Hong Kong has made significant efforts to remain
a pioneering testing ground for fintech in the APAC region.
King & Wood Mallesons' Urszula McCormack examines the
market’s recent developments
Over the past year, Hong Kong has driven significant
legal and regulatory initiatives to create a robust and
innovative fintech ecosystem.
With over 150 banks operating on its shores, mobile
subscriber penetration rates at over 250%, smartphones at
approximately 95% across most age groups and household
broadband at 93%, the Hong Kong marketplace for digital banking
and financial services is vast. Hong Kong remains one of the
pioneer testing grounds for new technologies emerging from both
western economies and Mainland China. Local innovation has also
benefited from structural support including dedicated space,
funding and publicity.
Fintech businesses operating in Hong Kong are not required
to comply with a specific fintech regulatory framework;
instead, they are subject to the existing body of Hong Kong
financial laws and regulations. For example, fintech businesses
which carry out "regulated activities" in Hong Kong must be
licensed by the Securities and Futures Commission (SFC) unless
an exemption applies. Payments and stored value facilities are
also highly regulated.
That being said, the past year has seen a flurry of
guidelines and standards issues to create a clearer enabling
environment for fintech. In particular, regulators such as the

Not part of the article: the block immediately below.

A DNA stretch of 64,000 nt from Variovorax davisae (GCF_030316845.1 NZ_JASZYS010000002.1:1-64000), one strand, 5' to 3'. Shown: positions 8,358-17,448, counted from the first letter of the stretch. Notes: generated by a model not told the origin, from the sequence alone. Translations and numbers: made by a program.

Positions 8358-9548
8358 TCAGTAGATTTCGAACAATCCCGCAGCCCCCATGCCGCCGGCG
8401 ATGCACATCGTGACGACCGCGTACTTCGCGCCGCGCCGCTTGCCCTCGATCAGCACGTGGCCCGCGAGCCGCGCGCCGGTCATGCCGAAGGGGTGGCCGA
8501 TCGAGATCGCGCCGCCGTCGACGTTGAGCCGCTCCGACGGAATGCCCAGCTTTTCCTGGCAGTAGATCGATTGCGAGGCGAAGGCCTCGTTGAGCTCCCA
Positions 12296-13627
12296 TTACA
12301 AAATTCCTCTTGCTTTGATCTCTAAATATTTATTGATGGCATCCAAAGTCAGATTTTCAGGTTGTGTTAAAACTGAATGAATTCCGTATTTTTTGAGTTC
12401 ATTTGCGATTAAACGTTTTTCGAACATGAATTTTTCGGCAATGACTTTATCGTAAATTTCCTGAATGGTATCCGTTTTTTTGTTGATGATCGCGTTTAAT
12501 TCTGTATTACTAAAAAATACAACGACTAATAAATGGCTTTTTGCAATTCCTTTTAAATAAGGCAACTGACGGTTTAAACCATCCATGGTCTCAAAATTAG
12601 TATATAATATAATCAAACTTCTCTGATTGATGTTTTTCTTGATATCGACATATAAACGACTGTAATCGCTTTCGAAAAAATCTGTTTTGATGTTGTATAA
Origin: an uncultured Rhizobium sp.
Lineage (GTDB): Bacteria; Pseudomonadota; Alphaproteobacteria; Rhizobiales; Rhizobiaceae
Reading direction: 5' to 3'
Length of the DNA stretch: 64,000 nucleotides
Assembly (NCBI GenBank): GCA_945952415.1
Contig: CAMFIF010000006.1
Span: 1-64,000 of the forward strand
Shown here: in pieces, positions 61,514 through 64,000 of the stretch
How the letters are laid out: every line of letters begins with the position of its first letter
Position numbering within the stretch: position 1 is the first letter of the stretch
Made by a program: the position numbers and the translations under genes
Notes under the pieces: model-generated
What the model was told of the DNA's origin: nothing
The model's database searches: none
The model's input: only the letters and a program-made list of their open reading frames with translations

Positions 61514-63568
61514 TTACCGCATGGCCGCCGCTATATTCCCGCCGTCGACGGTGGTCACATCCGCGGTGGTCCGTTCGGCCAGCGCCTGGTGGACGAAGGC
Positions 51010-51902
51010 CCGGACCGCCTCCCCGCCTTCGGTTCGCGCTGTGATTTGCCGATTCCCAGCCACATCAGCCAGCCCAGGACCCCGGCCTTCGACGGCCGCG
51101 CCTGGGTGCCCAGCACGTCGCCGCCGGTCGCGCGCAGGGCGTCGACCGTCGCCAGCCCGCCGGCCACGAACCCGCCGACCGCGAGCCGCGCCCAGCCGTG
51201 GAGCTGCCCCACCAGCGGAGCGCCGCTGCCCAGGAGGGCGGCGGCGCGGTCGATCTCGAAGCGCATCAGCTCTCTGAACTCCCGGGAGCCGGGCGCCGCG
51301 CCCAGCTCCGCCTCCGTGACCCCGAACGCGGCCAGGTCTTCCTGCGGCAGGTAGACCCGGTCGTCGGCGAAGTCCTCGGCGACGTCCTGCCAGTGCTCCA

SFC and Hong Kong Monetary Authority (HKMA) recognise that some
fintech practices need guidance to ensure a safe and
transparent regulatory environment. Accordingly, these bodies
have issued specific guidelines on certain fintech practices in
Hong Kong. Emerging risk areas such as virtual assets and
artificial intelligence / machine learning (AI/ML) have also
seen close intention. Sandboxes are active.
Improving the digital banking experience is front and
centre. At the same time, trust needs work.
The customer journey is changing.
Digital access to financial services
At its core, a digital identity is a set of attributes that
can allow an individual, entity or even a thing to be
represented in digital form in an online environment.
Identification, systems access, form-filling and execution of
contracts are some of the key ways it can reduce friction in
Digital identity is therefore a strong enabler for digital
transactions and creating an efficient digital economy. It
creates multiple opportunities for both public and private
It can be created organically (for example through shadow
data) or it may be purposefully created by a third party or the
person themselves. However, its use in finance is predicated
upon appropriate levels of verification to ensure that the data
is reliable and meets regulatory requirements.
A number of institutions have signalled that they have
enabled remote onboarding
In Hong Kong, the Government is developing a voluntary
electronic identity (eID) for Hong Kong residents, expected to
be fully operational by mid-2020.
This will be used for three main purposes. The first is
authentication – identifying that a person is who they